Custom elearning, Gamification, Scenario based learning

Creating great custom eLearning courses using varied interactivities

Jul 10, 2024
Parthasarathy Vinukonda
Create Custom eLearning Courses with Varied Interactivities

Introduction summary

Custom eLearning courses can be built with varying strategies. One strategy that we have seen working is active learning, where we use a variety of interactivities to keep the learner engaged and hooked to the content.

Various methods of engagement

In previous blogs, we have discussed how storytelling, scenarios, gamification, evidence-based methods, Q&A are effective strategies to engage the learners. In all strategies, one thing is for sure, we are looking for higher engagement levels as compared to standard click and learn kind of eLearning courses. The standard eLearning courses are no longer appealing to the learners as they don’t engage them enough. They may still go through the eLearning courses but would do so to complete them as per mandate and not with any seriousness.

So, a good way to keep learners engaged is through interactivities that have the question component and asks learners to perform a series of steps that takes them forward. Let’s look at the various types of interactivities.

5 Interesting interactivities

1. Myths and facts

An interesting way to appeal to the learners is by asking them whether a particular statement is a myth or a fact. For any given subject, we have some popular perceptions. So, by asking learners to choose between a myth and fact will help them exercise their grey cells and think for a while. The purpose of this kind of interactivity is to help learners test themselves as to how much they really know about the subject. An interesting example of this activity is about say “Road Safety”. The learners may have certain assumptions about how to drive vehicles, the number of accidents that are generally reported, the best ways to drive during night or on highway, the correct method of giving way to another rider and so on. By starting a course by asking learners about myths and facts related to the concept will make them understand it at a deeper level. .

2. Rhetorical questions

An interesting strategy is to use rhetorical questions such as Agree/Disagree or “What do you think?” to make the learners think about the subject. This is a strategy that has evolved from classroom or face-to-face teaching. Good teachers generally start by asking rhetorical questions to wake up students from their slumber or inattentiveness. In the digital learning situation, asking such questions will help learners exercise their mental faculty better.

3. Mini-cases with follow-up questions

Another strategy is to have short or mini-cases to tell a story of a product or a success/failure. This can be followed by question to the learner as to what went right or wrong. This strategy helps learners understand the concept better. An example of this could be a failed drug that had to be called back or a failed car tire that caused accidents and had to be recalled by the company. Such cases add spice to the courses and help engagement levels go a notch higher.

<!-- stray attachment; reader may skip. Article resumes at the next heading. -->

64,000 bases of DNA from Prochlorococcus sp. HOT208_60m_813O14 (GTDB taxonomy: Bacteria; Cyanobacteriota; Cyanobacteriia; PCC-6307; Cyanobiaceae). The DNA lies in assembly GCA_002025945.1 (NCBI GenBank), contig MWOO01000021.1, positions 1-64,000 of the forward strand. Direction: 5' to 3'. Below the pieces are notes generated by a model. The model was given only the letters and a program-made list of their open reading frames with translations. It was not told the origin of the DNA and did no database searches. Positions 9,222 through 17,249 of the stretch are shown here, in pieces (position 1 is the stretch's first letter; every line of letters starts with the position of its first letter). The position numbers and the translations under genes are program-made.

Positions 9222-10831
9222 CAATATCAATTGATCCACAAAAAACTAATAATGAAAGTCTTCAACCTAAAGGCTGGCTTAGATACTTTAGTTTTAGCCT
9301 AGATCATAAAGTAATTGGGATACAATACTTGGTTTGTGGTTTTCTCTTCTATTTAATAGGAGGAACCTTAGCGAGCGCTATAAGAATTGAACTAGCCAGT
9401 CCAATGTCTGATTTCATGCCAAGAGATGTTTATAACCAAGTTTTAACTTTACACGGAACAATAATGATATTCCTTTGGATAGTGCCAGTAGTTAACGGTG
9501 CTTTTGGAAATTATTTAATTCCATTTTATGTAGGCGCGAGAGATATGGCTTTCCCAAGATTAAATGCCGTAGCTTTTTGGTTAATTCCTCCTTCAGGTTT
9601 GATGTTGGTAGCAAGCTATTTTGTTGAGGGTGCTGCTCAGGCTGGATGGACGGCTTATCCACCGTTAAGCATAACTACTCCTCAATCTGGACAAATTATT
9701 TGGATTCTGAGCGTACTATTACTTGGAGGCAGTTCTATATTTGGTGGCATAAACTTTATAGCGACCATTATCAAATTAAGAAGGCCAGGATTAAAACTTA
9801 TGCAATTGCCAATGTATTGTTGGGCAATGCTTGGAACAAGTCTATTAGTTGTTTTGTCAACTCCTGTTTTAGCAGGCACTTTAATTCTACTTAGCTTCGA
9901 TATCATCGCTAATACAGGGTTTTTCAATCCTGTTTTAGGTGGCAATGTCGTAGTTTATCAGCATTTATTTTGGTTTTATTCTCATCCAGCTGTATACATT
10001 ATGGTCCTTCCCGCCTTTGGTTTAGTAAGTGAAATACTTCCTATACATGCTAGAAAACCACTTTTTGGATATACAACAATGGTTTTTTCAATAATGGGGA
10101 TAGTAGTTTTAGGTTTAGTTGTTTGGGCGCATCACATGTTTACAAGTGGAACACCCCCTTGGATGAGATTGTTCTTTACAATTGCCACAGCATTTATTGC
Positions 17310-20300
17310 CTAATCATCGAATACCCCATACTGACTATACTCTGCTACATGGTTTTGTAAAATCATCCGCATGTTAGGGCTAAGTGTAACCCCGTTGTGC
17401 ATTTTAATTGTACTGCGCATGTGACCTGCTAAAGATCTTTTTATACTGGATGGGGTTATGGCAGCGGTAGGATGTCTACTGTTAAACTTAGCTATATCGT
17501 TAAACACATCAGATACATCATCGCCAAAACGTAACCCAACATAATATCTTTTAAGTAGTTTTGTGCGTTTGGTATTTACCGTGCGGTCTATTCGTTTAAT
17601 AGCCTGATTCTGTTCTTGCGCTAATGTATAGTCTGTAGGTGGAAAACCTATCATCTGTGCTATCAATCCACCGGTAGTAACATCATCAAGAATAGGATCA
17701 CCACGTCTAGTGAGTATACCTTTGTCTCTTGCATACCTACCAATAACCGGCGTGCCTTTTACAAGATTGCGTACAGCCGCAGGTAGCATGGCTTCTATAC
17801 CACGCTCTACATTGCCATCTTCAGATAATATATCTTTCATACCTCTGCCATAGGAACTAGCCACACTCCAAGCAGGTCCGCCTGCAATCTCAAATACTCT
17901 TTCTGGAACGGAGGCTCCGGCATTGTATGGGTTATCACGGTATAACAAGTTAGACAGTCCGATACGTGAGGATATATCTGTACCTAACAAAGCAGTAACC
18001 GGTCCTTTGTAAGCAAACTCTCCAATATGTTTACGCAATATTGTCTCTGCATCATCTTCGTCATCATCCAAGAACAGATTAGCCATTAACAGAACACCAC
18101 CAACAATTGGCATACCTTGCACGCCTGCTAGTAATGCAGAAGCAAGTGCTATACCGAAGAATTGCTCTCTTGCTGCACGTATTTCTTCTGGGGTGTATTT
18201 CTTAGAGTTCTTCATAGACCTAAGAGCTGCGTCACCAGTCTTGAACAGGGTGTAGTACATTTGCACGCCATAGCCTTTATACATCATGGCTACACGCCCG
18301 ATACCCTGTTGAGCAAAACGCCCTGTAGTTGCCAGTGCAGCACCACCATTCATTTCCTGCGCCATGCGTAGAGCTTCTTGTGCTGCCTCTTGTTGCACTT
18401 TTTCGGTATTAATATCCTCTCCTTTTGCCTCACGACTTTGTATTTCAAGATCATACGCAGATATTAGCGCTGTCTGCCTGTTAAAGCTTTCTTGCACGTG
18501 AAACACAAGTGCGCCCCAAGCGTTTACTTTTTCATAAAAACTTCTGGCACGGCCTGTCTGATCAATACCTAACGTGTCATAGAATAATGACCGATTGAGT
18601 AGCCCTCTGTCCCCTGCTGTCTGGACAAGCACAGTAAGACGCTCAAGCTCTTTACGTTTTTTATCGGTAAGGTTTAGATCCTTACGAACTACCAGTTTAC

4. Checklist

This is a variation of a multiple-choice activity. While in multiple choice activity, there is a pressure to perform and get the answer correct, there is no such pressure in a checklist driven activity. Learners are presented with a series of items that they think are applicable to a situation. There are no right or wrong answers, but diagnostic feedback that helps learners learn about the concept better. An example I can think of is a series of statements related to food habits of adults in a course on food and nutrition. These statements will help learners gauge their understanding of concepts better.

5. Picture Comparison

Another interesting and time-tested interactivity is comparison. Learners are presented with two pictures and asked about which one is correct or a better way is of performing a procedure. After the learner selects an option, the feedback is provided with additional learning and resources. This strategy works well when we are talking about processes and procedures. Instead of just showing a series of steps, we ask learners to make an active choice. The learners are engaged better in this manner.

Case studies

1. Drug discovery

One of our clients wanted their inductees to understand and appreciate the process of drug discovery. We created a course with interesting interactivities such as mini-cases with follow up questions and decision trees to evoke right responses and better learning. The course was able to help the learners make better choices and improve their learning process.

2. Banking products

Another customer wanted a course that would help improve the completion rates and better application of knowledge gained. We created a course with a series of interactivities. One such interactivity was scenarios with questions. The course was well liked and helped the learning and development team achieve their training goals.


To conclude, there are many ways to make course interesting even when we are following the standard exploratory or discovery-based approach to teaching. The clue is to keep the course interesting by having good interactivities that keep the learners engaged and interested in their learning journey.

At Tesseract Learning, our learning architects and visual architects continuously innovate and reinvent their approaches to design, develop, and deliver better learning experiences.

We are leveraging our powerful learning platform, KREDO, to create efficiencies across the training life cycle and deliver optimal learning experiences. Create visually rich and engaging courses on our no-code authoring tool, with a free trial.

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